Judging Jesus

I want to have another look at Chuck Colson’s reply to Russell Glasser, because he says some interesting things about how we should and should not determine whether the Gospel is legitimate.

There are 1.9 billion Christians in the world today. You cannot judge Jesus Christ by the behavior of any one of them or any group of them, for that matter. You have to take Christ’s teachings as we have them, as they have been interpreted and understood through the years, and look at the overwhelming evidence of those who have obeyed as opposed to the evidence of those who did not.

Did you catch that? In one sentence he says that we can’t judge Jesus by the behavior of Christians, and in the very next sentence he tells us that we ought to do exactly that.

What Colson is demonstrating for us is the common Christian practice of rigged scorekeeping. Whenever something makes Christianity look good, that counts as a point. Anything that fails to make it look good, however, doesn’t count.

Of course there are hypocrites within the Church, but the point is we call them hypocrites because they are not acting consistently with the teachings of Christ. When we fail to abide by these teachings, when we fail to be peacemakers, when we fail to seek reconciliation, we need to repent before God.

The problem is, Jesus isn’t supposed to be merely a great teacher who set standards so high that nobody can possibly live up to them. That’s easy; anybody can be a perfectionist. The thing about Jesus is that he is supposed to be a God who enables people to live up to those higher standards. Indeed, the whole point of Colson’s repeated bragging about the results of his prison ministry is that it supposedly shows that God has the power to reform prisoners (except, of course, when He does not, which is why the statistics have to weed out the dropouts, the poor performers, the difficult cases, etc.).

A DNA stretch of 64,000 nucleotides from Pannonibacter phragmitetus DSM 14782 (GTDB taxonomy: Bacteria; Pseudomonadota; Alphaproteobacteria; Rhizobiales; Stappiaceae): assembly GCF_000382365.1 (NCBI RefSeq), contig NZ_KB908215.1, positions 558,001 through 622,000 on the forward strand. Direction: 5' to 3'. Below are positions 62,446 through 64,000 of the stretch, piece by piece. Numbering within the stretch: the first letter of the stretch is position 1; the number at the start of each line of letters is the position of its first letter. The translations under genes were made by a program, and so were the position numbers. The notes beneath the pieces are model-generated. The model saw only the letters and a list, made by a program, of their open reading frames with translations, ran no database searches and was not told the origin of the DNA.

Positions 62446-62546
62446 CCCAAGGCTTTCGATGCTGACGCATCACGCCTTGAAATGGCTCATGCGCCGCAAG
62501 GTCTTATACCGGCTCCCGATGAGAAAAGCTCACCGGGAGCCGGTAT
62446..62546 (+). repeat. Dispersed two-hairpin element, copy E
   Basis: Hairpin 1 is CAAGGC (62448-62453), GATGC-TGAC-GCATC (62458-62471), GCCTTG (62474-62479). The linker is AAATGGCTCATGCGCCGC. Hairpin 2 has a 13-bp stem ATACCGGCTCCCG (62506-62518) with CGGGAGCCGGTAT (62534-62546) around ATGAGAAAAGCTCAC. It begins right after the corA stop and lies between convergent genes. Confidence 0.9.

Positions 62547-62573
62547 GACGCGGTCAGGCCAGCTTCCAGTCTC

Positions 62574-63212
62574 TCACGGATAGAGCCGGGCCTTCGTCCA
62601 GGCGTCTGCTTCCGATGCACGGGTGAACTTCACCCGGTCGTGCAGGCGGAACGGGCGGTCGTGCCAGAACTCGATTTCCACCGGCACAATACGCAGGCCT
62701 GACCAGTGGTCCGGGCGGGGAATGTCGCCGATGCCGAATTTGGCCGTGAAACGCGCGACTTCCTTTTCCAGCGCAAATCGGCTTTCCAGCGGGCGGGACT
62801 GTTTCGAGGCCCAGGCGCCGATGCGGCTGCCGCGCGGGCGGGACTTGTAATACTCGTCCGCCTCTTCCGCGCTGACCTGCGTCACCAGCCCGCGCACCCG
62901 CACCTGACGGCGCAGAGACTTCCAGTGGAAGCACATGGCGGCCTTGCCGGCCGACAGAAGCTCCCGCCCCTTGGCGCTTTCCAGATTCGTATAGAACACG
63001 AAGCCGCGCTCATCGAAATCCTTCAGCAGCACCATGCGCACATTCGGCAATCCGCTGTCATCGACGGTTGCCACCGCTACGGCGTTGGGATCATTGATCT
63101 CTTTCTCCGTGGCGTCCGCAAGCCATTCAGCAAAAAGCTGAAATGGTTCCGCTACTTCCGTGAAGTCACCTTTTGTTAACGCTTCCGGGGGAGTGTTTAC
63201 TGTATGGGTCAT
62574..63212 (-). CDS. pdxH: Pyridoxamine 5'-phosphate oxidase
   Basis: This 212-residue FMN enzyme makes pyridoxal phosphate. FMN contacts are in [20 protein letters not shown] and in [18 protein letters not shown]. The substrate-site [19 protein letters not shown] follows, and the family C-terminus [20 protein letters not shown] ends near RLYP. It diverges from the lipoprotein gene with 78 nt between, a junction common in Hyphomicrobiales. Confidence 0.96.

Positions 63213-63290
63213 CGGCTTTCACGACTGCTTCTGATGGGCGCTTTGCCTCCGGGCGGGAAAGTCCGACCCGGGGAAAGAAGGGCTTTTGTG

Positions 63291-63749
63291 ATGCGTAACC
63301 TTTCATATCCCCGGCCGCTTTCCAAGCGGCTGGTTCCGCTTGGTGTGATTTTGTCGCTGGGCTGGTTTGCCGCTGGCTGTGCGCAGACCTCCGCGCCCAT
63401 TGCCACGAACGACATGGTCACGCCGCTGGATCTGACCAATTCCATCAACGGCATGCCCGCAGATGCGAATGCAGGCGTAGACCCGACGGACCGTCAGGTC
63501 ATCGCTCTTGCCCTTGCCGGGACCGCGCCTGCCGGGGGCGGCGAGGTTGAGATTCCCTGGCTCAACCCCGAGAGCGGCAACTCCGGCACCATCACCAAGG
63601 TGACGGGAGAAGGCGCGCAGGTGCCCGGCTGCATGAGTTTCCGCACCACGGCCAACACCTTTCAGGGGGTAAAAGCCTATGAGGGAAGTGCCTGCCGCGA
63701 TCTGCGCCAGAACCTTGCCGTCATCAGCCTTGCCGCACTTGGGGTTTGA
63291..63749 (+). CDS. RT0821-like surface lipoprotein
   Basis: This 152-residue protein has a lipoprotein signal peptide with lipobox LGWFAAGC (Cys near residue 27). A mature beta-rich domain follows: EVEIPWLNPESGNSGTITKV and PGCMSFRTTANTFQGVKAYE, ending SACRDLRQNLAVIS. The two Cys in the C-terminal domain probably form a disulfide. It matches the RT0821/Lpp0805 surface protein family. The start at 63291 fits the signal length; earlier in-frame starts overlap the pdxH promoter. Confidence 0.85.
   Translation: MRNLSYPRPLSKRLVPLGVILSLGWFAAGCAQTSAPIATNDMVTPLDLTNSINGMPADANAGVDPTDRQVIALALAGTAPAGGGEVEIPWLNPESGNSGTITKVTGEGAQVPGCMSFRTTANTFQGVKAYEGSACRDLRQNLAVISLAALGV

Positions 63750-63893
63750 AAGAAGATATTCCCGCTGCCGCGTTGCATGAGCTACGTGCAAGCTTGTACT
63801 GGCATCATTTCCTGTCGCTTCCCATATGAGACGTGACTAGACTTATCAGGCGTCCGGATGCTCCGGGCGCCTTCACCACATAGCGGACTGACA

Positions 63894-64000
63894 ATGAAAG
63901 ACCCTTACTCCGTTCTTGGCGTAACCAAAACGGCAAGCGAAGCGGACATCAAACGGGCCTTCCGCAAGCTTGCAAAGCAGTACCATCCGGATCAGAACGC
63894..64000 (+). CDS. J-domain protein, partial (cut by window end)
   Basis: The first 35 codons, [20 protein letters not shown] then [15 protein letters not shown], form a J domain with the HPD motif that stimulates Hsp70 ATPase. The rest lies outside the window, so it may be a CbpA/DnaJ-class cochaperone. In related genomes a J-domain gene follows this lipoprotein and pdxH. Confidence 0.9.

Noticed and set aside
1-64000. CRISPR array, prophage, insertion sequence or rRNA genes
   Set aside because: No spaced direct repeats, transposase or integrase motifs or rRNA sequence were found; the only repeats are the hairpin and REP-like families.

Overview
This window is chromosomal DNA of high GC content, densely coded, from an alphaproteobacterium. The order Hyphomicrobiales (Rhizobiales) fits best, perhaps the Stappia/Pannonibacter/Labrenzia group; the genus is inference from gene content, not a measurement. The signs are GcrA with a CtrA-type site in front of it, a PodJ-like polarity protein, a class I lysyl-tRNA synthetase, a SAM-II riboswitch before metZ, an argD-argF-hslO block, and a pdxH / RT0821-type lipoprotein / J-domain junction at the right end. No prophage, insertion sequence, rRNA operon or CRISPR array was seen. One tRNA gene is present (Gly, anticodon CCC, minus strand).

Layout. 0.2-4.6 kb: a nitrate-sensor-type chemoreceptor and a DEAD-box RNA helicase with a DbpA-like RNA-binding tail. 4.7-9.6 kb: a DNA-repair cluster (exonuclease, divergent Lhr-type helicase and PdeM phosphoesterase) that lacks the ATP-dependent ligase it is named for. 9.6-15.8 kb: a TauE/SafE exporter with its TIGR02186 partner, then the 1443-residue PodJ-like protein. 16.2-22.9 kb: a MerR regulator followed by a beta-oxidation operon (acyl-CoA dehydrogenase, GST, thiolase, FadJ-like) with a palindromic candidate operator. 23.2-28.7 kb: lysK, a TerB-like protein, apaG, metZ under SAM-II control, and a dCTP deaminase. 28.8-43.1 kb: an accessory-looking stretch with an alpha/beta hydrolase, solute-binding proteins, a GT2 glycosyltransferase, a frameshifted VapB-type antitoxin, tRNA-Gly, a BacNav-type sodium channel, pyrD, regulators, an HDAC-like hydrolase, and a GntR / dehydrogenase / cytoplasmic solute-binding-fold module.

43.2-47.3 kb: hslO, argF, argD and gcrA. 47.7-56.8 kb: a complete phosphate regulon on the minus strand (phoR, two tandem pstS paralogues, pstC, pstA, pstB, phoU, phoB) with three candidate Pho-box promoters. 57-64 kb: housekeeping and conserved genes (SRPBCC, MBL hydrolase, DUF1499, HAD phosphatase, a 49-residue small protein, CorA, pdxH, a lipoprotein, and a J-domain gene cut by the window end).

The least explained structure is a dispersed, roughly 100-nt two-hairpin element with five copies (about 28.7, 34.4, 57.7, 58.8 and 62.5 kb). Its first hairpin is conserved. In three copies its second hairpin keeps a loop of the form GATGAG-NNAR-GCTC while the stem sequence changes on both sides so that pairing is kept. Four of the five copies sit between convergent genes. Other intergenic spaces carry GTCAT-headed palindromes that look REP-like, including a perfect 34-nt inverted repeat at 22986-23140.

This is a heads-I-win-tails-you-lose system. If Christians are good, it’s supposed to count as evidence that God has the power to restrain poor choices and bad behavior by His children, but if Christians are not good, then it only shows that God will not interfere with free will (i.e. that He does not restrain poor choices and bad behavior). And ultimately, it all boils down to real people doing real things: whatever God gets credit for, it’s real people that do all the actual work.

 
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Posted in Unapologetics. 1 Comment »

One Response to “Judging Jesus”

  1. Brad Says:

    Even scholars suffer from the confirmation bias, apparently. And the cognitive dissonance forms only below the surface of awareness.